6 Limit (Or Just Get Totally Off) Facebook Facebook and I broke up the other day. I couldn't handle reading all the political posts and although all my friends are liberals, I'd have to witness the back and forth of these liberal friends fighting with their conservative relatives and it was stressing me out. I realized that I needed to get the hell off Facebook for a few weeks.
"Are you getting agitated, having mind-numbing painful arguments with friends, family or strangers, ruminating about a Facebook post at night or days later, or unfriending your friends or family?" asks Silva. Then you might be doing the opposite of what you need right now. You need social support to help you get through the phases of anger, grief, shock, or hopelessness."
7 Challenge Yourself As To What You Can Handle And What You Can't
"Anxiety is all about the underlying belief, 'I can’t handle XYZ,'" says Martinez. "Challenge yourself to consider how you’d handle XYZ if it were to happen. What would you say or do? How would you adapt and cope? If you don’t have those adapting or coping skills, consider seeking some support to learn them."
Basically, confront that doubt and create a plan as to how to tackle it, if push comes to shove.
8 Redirect Your Energy
Did you know that this Trump-induced anxiety has actually led to support groups? New York City's municipal workforce now has
access to therapy specific for Trump-induced anxiety. And New York City is far from the only place that is offering services to help people deal with this, um, sh*t show.
"Several states offer hotlines or support groups that address Trump-induced anxiety/stress," says Silva. "If you are unable to locate a resource for yourself, create a support group... find people that need similar support or feel alienated by their support and friends, and organize a small gathering at a local bar, lounge, or coffee house."
9 Inform Yourself About How American Politics Work
"Knowledge about American history and political science, how the U.S. Constitution works, its separation of powers, and checks and balances, and how the American politics works can give you perspective and alleviate some of your fears," says Martinez. "James Wilson’s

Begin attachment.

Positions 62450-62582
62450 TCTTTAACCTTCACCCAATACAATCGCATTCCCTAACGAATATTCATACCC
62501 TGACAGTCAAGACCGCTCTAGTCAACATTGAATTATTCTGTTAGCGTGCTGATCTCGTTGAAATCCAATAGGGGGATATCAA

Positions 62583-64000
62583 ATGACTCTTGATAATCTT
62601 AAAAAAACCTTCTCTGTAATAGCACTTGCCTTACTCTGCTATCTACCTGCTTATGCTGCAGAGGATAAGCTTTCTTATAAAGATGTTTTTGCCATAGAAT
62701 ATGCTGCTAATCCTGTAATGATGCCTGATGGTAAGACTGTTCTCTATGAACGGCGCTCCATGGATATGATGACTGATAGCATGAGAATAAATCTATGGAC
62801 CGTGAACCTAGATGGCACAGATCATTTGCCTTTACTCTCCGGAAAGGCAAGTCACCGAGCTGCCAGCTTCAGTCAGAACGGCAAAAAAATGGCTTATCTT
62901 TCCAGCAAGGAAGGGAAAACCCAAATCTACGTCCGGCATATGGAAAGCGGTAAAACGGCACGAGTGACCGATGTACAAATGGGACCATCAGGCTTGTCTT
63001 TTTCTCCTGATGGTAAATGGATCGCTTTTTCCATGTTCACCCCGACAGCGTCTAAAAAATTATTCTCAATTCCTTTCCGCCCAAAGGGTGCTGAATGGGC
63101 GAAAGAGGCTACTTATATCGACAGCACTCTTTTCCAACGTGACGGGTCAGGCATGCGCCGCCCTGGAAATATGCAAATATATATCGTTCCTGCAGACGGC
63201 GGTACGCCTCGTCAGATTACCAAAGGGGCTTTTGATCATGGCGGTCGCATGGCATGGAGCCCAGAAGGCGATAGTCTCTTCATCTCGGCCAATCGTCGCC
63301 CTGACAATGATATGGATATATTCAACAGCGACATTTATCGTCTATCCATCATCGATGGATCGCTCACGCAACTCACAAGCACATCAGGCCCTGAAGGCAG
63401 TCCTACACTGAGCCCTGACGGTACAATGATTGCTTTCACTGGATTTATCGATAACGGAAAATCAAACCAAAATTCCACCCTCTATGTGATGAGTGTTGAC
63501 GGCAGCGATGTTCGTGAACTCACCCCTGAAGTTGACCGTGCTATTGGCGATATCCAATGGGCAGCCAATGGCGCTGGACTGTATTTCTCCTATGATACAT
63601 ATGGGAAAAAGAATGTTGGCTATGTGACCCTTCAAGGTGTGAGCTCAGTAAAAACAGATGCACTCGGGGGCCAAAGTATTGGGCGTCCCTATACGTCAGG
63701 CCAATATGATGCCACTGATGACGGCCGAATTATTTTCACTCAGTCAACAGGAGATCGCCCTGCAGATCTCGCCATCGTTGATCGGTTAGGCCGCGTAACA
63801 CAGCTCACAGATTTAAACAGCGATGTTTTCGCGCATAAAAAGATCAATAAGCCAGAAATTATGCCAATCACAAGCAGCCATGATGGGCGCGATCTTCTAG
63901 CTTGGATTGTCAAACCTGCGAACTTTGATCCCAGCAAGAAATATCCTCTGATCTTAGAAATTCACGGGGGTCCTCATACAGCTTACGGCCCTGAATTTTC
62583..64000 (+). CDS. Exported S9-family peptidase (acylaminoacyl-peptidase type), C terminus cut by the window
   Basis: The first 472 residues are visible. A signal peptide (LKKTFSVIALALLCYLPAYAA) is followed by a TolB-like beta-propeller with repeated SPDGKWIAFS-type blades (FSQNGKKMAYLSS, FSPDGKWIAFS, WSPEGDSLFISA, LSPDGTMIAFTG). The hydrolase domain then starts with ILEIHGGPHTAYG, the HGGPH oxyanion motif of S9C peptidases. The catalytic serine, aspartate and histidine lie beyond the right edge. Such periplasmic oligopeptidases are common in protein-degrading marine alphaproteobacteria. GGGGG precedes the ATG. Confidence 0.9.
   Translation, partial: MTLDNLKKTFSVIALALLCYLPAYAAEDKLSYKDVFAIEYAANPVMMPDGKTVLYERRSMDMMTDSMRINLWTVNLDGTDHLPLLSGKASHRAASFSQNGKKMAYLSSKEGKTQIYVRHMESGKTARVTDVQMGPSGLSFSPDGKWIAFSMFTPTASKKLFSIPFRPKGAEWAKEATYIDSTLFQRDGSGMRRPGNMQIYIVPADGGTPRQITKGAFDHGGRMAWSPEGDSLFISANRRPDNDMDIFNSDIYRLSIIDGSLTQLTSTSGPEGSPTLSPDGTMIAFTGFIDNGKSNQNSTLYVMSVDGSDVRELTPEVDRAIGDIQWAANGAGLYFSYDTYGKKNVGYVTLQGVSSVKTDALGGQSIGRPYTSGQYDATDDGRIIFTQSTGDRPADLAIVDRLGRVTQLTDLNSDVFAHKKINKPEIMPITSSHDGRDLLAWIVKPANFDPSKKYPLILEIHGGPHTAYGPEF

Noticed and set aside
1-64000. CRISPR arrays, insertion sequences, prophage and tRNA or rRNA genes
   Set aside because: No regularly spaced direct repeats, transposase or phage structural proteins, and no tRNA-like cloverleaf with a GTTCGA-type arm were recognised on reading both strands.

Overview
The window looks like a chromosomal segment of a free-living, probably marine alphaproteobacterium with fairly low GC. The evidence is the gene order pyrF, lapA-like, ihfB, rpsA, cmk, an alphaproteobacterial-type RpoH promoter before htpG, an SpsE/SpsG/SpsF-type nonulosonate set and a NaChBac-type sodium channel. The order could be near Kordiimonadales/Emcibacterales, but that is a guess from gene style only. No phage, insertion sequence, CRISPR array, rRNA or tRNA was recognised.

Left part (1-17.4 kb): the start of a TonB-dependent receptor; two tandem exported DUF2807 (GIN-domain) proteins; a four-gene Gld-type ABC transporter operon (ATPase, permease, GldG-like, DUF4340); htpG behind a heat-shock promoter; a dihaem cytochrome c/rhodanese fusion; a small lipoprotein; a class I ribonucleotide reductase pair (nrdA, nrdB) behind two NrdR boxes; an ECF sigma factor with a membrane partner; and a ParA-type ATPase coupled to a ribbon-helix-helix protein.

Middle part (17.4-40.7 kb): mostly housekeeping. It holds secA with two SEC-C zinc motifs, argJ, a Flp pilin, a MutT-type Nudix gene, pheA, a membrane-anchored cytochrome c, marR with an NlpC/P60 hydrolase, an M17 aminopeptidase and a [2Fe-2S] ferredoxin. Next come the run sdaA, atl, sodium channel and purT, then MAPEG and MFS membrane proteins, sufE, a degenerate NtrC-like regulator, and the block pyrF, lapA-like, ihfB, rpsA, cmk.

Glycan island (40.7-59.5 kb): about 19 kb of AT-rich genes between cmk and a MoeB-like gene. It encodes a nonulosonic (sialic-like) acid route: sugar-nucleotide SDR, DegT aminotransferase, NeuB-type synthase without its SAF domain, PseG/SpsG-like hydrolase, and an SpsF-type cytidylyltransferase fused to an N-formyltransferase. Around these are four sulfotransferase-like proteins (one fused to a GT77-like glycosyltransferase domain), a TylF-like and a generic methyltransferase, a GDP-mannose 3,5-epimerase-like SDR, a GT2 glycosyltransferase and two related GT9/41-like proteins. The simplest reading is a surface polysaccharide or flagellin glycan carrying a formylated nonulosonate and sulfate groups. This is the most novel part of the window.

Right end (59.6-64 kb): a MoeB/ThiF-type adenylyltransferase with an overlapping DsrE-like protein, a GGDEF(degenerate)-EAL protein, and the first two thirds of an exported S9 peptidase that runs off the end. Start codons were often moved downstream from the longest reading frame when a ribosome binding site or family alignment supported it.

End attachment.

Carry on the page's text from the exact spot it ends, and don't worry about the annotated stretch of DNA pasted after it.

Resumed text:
and Linda Monk’s American Government are good places to start learning about the Constitution and politics. Also, find out how your representatives are voting on issues that matter to you." The Words We Live By
As someone who's been drowning herself in political history, I agree that this is helpful. While it might seem like Trump is trying to set some sort of record with
all his executive orders, this is actually something all new presidents do. Yes, 12 in just a couple days may seem like a lot, but President Franklin D. Roosevelt signed a whopping 3,522 executive orders while he was president. Although, being in office for 12 years, as he was the longest running president in history, did give him ample time to do so. But my point is, in learning that fact, Trump's 12 felt a tiny bit less scary... as for the content of those executive decisions, that's another story entirely. 10 Get Out There And Get Involved
Since it's already been proven that
movement is great for stress, so is the action of getting involved. "Find causes that you care about and participate in organizations that support them," says Martinez. "Write and call your local, state, and federal representatives. Let them know about the issues you care about and why you care. They are your representatives after all."
Silva offers the same bit of advice. "Find local nonprofits that are working on social justice, discrimination, reproductive health, healthcare, immigration or any issue that you feel passionate to," she says. "They can always use volunteers, fundraisers, or donors. This helps you take control of your emotions by re-directing them into actions that are constructive and helps you regain hope."
11 Give Yourself Permission To Really Feel What You're Feeling
entitled to your feelings about the election results and the fact that Trump is now in office and setting back the world by, oh, 50 years or more.
"It’s OK to feel shock, hopeless, rage, agitated, angry, hypersensitive, all of it is perfectly fine," says Silva. "Extend that to others, as well. We’re inundated with information all day long. We consume more data and interpretations of that data and it can overwhelm us. Take the time to process the information and develop your own voice rather than accepting someone else’s spin on it. The next time you read an article, just remember that Congress enacts laws, not the president."
This is a really hard time for many of us. I am right there with you. I'm sick to my stomach over what's happening. I cry on almost a daily basis as to what's to become now that Trump is in office. But, as many of my friends have said, we can get through this together. Remember:
Love Trumps Hate. Don't forget that.